(For James Ross Kelly)

“It sounds like there’s a poem in there somewhere,” he said,
Which is the sort of thing that poets say
Little realizing, perhaps, how they often disturb the world.

It is true that it pleases me that the key to the back door
Also opens the front door and how the books sit, shelved
In the dark, waiting for me to bring some light.

But now, well, every damned thing seems to have
A poem in it somewhere waiting for the right words
And my comfortable way of seeing things has gone from me.


On Monday mornings at 9:30, I unlock the back door at Myrtle Creek Library and step into a dimly lit back room. There are a few lights scattered about the building for nighttime security, but most have been turned off in order to save the city money on the power bill. Seeing the main room shelves with their books waiting in darkness, is always a moment of anticipation, almost sacred, as if I should be genuflecting when I step inside the door. Every word in each of those books came into this place because a writer had the courage to fill a blank page with words. Here, in this small-town temple of knowledge and compassion, those carefully chosen words wait for me to turn on the lights.

In my weekly volunteer routine, I click the switches one by one: one for the office, two for the big room, one for the back storage closet, two more for the reading room, and one each for the men’s and women’s restrooms. There is comfort and satisfaction in making my rounds, a matter of bringing both literal and metaphorical enlightenment to my little rural world which sits like a small green island in a sea of mountain ridges, not cut off from the world at large but, to some extent, sheltered from it.

There are thirty busy minutes between my arrival at the back door and ten o’clock, when the first patrons may arrive. The necessary tasks are simple and not terribly time-consuming, and although two of them can be done after opening, there are several of them.

The backdoor key also opens the front door, and that door has a small “Closed/Open” sign that I reverse. Although the library isn’t officially open for another half hour yet I don’t mind letting someone in. This doesn’t happen often but, when it does, it is usually someone in an urgent hurry to get to the restroom or a transient simply looking for warmth after a night out in the cold.

Just inside the front door is a small yard sign announcing our used book sale. The sale is a permanent fixture that used to be an annual event back when this library was part of a county-wide public library system and was open forty hours per week, spread out over six days. Now this place is available twenty hours per week on four days and is staffed by volunteers like me and depends on grants, the used books, and empty bottles and cans that our patrons drop off for us so that we can collect the ten-cent deposit. The sign gets planted out on the front lawn next to the much larger steel sign which reads:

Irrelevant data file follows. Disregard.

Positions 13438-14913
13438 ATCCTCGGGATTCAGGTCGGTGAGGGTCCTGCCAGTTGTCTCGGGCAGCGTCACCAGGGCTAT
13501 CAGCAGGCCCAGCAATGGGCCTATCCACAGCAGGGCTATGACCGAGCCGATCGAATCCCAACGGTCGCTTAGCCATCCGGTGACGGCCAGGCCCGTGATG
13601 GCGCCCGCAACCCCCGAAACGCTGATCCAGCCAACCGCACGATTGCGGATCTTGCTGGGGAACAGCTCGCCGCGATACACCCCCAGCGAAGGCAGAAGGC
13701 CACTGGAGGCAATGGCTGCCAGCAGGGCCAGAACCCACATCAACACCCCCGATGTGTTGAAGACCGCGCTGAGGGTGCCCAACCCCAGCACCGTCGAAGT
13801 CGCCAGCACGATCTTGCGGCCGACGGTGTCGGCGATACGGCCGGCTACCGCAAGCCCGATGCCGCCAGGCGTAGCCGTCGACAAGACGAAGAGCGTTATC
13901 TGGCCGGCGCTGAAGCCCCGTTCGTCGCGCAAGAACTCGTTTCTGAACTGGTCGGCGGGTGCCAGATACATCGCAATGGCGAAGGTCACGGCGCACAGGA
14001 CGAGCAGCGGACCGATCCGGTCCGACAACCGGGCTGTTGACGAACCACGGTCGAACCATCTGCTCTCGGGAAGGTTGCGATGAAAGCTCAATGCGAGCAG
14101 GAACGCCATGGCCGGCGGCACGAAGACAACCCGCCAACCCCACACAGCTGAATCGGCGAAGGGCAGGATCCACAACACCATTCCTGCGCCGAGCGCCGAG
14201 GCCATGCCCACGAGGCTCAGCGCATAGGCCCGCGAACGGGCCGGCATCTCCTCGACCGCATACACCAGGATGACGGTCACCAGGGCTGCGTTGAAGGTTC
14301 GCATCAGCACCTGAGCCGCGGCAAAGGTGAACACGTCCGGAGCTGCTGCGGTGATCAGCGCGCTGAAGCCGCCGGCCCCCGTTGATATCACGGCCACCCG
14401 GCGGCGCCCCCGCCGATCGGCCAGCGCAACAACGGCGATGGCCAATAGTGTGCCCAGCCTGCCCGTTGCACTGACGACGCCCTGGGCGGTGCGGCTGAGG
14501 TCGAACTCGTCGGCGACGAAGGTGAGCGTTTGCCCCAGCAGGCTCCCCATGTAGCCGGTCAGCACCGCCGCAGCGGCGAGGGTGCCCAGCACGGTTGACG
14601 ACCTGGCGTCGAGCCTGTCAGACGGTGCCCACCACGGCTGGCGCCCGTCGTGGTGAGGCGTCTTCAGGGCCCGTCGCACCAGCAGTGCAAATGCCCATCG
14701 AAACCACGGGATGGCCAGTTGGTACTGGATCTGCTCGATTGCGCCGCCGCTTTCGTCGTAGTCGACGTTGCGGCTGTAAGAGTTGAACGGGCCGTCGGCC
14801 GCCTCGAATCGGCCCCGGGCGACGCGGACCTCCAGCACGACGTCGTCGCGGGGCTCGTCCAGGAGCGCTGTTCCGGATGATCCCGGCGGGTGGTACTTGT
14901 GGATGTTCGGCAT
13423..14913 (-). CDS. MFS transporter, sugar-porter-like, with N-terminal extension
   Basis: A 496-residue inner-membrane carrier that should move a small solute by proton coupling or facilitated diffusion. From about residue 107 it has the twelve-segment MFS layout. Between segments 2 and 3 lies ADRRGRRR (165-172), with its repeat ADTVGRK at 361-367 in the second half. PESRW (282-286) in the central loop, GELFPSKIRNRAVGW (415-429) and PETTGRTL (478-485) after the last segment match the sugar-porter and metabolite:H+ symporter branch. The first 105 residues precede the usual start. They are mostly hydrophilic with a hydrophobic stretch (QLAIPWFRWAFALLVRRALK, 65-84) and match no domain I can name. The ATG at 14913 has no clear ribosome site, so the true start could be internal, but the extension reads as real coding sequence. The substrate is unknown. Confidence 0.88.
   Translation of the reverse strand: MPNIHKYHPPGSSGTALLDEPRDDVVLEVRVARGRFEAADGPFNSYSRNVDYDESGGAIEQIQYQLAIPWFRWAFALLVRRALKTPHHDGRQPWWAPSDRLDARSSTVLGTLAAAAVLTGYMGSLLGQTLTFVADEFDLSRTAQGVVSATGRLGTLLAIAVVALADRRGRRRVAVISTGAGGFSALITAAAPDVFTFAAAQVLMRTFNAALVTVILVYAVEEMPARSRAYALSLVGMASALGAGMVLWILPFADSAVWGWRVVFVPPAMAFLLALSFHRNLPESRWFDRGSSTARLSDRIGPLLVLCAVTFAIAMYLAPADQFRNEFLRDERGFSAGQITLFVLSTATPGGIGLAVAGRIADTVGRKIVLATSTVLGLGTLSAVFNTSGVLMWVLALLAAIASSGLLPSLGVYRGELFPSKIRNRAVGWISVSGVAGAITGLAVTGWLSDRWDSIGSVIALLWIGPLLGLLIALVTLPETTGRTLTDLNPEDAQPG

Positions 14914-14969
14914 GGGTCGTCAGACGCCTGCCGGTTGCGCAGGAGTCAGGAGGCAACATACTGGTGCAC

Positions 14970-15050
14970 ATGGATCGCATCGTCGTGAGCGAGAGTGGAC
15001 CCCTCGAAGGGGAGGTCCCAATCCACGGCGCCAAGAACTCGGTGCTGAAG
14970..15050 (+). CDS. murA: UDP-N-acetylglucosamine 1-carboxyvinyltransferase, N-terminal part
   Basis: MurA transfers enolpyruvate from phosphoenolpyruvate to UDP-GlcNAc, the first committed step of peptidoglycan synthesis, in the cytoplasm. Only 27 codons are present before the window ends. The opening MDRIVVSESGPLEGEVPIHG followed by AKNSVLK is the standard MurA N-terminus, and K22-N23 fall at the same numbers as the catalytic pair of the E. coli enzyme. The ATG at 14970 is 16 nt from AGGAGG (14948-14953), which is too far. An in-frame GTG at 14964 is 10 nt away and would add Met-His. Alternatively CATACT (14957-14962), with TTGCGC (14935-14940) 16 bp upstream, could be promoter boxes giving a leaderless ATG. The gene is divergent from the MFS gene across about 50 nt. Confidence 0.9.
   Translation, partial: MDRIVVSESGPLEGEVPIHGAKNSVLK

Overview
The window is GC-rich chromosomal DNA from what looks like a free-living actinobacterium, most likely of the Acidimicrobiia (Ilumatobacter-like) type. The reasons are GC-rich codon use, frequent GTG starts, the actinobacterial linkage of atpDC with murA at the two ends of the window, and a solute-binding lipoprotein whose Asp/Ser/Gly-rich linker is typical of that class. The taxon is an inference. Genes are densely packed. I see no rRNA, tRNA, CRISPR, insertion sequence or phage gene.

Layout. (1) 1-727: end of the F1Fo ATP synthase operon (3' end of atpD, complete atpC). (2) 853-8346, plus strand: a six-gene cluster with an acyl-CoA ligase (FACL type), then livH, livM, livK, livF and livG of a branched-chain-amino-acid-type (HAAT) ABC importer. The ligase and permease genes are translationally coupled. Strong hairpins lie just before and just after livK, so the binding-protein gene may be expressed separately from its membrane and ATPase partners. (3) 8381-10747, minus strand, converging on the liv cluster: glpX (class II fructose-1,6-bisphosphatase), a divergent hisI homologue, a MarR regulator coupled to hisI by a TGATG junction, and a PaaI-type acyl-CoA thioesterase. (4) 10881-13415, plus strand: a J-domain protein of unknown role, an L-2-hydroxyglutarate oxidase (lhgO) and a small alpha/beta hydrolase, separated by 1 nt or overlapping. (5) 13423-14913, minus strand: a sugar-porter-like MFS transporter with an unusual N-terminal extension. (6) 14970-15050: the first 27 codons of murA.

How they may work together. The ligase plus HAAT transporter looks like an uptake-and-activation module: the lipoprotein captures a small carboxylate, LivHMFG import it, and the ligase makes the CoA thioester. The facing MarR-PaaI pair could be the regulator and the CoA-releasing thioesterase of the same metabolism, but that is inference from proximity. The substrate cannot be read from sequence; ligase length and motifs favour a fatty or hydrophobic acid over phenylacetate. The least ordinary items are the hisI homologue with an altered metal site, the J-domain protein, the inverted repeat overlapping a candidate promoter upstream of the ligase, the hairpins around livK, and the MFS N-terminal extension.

Friends of Myrtle Creek Library

100% Volunteer

Blood, Sweat and Tears

I don’t recall any blood being spilled in the process of reclaiming the town library, but there were, in fact, real tears shed when it finally closed, and it did take some hard work to get it reopened.

My favorite part of the mornings is sweeping the front walkway. For six months back in the 1970s I worked as a clean-up man for a local veneer plant, a surprisingly dangerous job. I’d been hired to replace the previous floor sweeper who had been killed while working beneath the machinery when someone, unfortunately, pushed a switch and left him a mangled corpse. It was satisfying work (as all of the most menial jobs always seem to be) and I enjoyed the freedom to move from place to place within the huge building while nearly everyone else stood in the same spot for ten hours endlessly repeating the same motions in obedience to the demands of the machinery. I was a young buck back then and now, in my dotage, I serenely wield my broom, secure in the knowledge that the only profit involved is cleanliness and that no one will notice the fruits of my brief labors. Like leadership, the results of essential work well done should go unremarked by those who benefit from it.